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GoPro Stuck Between a Rock and a Hard Place

By Travis Hoium - Nov 5, 2018 at 5:00PM

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To make money, GoPro needs to raise prices, and that's an option customers have already rejected.

GoPro  (GPRO -1.49%) is facing another challenging year financially, no matter how positive a spin management is putting on the business. The company is seeing strong demand for its products, but that's partially because of promotional discounts and sales and marketing spending ahead of the holidays. 

This is arguably the best product lineup GoPro has had in the last five years, and if GoPro can't make money in 2018, how will it ever make money? Here's a look at the challenge facing the company. 

GoPro's Hero7 lineup.

Image source: GoPro.

Discounts are a killer for GoPro

To make money, any company has to make enough gross profit to cover operating expenses in order to generate an operating profit. Once a company makes an operating profit, tax rates, financing costs, and other non-operating expenses impact net income, but without an operating profit, it's impossible for a product company to make money in the long term.

GoPro has cut expenses to a level where it has about $400 million in operating expenses each year. That means it has to generate over $400 million in gross profit just to break even on operations. 

The two factors going into a gross profit are revenue and cost of revenue, or gross profit margin. The higher the margin, the less revenue that's needed, and vice versa. And this is where GoPro has a big problem on its hands.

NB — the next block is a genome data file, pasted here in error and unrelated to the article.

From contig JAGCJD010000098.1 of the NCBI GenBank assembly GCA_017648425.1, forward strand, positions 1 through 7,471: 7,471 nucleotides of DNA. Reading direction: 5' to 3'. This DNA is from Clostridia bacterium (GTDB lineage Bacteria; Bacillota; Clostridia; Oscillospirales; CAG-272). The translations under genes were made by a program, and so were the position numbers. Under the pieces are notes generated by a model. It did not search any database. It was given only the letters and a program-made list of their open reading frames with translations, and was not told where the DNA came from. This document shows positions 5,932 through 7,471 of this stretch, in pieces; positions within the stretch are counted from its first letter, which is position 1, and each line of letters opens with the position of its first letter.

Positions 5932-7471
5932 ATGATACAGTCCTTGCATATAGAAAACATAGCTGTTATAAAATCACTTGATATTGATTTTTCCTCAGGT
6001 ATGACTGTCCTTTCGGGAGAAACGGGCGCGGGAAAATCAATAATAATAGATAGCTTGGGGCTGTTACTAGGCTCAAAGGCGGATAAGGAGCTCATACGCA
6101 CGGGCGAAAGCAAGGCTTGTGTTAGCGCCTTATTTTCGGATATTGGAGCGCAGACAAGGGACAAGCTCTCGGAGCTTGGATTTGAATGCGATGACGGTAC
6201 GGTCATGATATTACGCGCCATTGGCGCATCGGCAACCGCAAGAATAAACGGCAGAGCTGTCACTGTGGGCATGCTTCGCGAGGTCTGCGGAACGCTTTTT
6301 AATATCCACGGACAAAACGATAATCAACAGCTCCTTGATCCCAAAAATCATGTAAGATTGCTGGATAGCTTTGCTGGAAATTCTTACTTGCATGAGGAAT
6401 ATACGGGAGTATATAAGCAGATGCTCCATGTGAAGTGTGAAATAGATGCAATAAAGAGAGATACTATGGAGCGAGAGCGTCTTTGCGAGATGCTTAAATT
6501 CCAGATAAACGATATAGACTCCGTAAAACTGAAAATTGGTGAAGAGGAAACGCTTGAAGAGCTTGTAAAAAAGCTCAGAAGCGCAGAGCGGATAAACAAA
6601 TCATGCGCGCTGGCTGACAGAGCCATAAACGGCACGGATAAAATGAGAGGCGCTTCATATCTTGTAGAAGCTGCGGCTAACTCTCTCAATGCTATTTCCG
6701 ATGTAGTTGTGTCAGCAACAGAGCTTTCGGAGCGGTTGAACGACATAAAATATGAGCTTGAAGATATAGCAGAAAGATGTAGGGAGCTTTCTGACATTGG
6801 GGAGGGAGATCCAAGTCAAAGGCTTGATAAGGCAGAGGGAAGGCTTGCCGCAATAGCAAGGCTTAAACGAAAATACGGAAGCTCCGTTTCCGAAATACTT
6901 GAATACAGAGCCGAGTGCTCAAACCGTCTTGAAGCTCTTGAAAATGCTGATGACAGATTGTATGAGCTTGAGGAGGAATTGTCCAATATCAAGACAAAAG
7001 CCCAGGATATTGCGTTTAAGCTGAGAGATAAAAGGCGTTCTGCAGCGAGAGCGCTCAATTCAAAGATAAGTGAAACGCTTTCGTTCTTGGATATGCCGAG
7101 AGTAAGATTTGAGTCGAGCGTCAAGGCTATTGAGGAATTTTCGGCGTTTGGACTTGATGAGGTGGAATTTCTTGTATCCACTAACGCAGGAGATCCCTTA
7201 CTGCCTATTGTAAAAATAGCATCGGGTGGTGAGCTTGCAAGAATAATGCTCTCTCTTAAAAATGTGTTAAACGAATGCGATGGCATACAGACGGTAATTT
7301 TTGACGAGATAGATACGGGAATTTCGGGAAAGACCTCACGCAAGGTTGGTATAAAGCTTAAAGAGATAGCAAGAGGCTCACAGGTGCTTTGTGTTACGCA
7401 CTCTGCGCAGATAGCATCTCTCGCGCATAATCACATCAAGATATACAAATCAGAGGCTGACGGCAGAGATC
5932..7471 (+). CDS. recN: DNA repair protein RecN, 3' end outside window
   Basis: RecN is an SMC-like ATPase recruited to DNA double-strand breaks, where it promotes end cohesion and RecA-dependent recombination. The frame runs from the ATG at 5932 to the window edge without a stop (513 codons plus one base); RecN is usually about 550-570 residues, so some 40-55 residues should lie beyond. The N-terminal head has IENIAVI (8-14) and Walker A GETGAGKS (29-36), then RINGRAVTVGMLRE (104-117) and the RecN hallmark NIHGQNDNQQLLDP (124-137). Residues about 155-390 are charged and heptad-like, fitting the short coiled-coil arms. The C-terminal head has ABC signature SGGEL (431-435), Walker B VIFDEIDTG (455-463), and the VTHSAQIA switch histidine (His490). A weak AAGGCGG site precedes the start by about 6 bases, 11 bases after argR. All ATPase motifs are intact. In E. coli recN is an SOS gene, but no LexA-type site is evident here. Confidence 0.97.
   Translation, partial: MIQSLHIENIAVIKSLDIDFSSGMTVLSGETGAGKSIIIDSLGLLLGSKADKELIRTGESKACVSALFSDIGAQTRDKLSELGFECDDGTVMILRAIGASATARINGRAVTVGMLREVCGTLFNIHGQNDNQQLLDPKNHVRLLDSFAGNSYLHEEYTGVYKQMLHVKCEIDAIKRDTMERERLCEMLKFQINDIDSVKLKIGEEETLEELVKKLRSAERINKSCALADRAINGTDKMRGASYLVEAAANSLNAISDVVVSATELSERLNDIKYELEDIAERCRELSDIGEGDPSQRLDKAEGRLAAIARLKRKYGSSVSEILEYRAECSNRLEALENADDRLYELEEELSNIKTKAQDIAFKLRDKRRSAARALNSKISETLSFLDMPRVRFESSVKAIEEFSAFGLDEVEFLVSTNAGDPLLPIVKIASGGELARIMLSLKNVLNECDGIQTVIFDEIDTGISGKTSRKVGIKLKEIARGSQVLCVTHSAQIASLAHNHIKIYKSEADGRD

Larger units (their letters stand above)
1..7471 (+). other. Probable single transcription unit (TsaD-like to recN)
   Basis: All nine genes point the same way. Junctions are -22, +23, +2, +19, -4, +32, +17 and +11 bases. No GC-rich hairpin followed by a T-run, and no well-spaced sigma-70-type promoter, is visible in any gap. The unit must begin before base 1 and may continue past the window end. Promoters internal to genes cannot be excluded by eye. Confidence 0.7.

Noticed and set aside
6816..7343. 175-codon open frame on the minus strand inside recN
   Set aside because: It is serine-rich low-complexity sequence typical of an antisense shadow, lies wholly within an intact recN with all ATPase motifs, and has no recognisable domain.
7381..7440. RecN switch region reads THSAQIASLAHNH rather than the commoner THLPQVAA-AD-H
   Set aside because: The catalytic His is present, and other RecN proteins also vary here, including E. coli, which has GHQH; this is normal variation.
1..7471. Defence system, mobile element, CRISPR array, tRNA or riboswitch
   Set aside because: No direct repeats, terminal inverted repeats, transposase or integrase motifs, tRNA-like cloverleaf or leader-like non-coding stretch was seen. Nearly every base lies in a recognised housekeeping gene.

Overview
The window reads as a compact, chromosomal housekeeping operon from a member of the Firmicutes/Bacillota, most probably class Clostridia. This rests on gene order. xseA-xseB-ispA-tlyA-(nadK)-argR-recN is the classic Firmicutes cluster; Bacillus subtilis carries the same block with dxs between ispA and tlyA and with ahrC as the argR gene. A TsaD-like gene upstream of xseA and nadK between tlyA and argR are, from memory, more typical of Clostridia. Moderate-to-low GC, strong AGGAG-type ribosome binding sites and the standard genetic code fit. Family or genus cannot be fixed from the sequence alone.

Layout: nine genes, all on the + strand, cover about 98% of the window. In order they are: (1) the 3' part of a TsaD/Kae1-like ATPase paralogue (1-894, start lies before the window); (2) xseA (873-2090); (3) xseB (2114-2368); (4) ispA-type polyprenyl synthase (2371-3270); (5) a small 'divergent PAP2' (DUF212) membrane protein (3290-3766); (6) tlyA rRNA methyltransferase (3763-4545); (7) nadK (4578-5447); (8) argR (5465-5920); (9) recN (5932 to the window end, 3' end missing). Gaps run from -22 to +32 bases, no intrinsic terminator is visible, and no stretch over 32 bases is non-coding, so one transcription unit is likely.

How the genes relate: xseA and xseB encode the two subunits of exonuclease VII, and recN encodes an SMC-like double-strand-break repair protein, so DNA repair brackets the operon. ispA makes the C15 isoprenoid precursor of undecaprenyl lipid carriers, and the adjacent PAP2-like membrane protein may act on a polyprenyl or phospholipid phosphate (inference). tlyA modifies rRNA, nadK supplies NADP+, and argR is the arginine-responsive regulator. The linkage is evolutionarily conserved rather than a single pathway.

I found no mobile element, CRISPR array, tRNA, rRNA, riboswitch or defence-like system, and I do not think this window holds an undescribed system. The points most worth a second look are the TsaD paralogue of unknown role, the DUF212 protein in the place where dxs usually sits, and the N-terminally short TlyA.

To drum up sales this holiday season, GoPro is discounting cameras to increase volumes, which lowers gross margin. This dramatically increases the number of cameras the company needs to sell to break even. After saying it expected gross margin to be about 40% to end 2018, management reported a 33% gross margin in the third quarter and said gross margin would be about 38% in the fourth quarter. That's why investors were disappointed with the stock. 

Falling gross margins quickly increase the number of units that need to be sold. Below, I've put together a sensitivity analysis of gross margin, revenue, and the resulting units that need to be sold by GoPro assuming a $261 average selling price (ASP), as reported last quarter. 

Metric Low Margin Medium Margin High Margin
Gross margin 30% 35% 40%
Breakeven revenue $1.33 billion $1.14 billion $1.00 billion
Units sold at $261 ASP 5.1 million 4.4 million 3.8 million

Data source: Calculations by the author. 

You can see that a high margin only requires 3.8 million cameras to be sold to break even. But if discounting continues the number can creep over 5 million very quickly. 

What is GoPro to do? 

The table above shows GoPro's problem. It wants to generate a high margin in order to make a profit, but it's proven that customers are price sensitive and it needs to offer promotions in order to drum up sales. That pushes margins lower and increases the breakeven volume level, which GoPro hasn't been able to hit. 

This is why investors were so disappointed with the gross margin guidance for the fourth quarter of 2018. If GoPro can't generate over a 40% gross margin during its best quarter of the year, it'll be difficult to ever generate enough gross profit to make money. 

If GoPro wants to survive and thrive, it needs to find a way to generate higher gross margin, lower operating expenses, or dramatically increase sales. I don't see an easy path to achieving any of those things today. 

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